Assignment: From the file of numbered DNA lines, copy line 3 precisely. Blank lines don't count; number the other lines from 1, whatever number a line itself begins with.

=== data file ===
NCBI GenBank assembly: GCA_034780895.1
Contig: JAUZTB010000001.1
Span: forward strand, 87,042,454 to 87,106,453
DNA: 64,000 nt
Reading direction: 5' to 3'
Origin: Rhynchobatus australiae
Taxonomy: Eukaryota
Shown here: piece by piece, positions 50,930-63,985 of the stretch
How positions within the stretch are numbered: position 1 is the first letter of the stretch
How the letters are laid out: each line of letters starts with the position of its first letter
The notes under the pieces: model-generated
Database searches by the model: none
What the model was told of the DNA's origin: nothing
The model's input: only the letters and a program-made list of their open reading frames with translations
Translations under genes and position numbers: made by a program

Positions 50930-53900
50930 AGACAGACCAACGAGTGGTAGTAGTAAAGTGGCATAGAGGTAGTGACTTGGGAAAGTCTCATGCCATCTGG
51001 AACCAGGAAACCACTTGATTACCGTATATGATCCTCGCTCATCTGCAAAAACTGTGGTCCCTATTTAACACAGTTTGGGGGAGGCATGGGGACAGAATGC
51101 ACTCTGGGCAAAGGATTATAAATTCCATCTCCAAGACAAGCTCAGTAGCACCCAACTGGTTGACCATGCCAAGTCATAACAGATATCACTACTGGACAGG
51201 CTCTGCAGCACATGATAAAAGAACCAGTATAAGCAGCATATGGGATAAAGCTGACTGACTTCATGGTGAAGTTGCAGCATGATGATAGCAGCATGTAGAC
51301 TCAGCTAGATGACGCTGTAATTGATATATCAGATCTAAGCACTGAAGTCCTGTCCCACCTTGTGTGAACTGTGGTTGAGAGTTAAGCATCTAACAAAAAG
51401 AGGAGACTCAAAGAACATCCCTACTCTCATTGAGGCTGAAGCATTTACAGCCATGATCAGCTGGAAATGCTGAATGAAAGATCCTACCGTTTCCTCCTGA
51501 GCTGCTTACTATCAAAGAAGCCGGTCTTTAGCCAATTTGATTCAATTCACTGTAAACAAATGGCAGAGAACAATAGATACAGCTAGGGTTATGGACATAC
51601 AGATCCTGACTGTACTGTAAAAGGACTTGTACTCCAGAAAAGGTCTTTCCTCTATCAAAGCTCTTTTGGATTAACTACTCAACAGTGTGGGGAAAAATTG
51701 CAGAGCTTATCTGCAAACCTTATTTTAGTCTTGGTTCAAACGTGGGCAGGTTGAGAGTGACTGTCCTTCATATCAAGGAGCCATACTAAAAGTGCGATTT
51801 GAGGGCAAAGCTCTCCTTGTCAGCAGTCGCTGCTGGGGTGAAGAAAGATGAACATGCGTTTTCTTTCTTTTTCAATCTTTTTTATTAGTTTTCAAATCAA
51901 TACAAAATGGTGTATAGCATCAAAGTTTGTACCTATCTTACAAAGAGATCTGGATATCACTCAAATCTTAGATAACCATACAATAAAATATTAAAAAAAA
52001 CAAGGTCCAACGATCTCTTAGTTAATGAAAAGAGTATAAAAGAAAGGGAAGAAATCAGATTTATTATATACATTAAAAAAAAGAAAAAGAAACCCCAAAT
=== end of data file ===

Span: forward strand, 87,042,454 to 87,106,453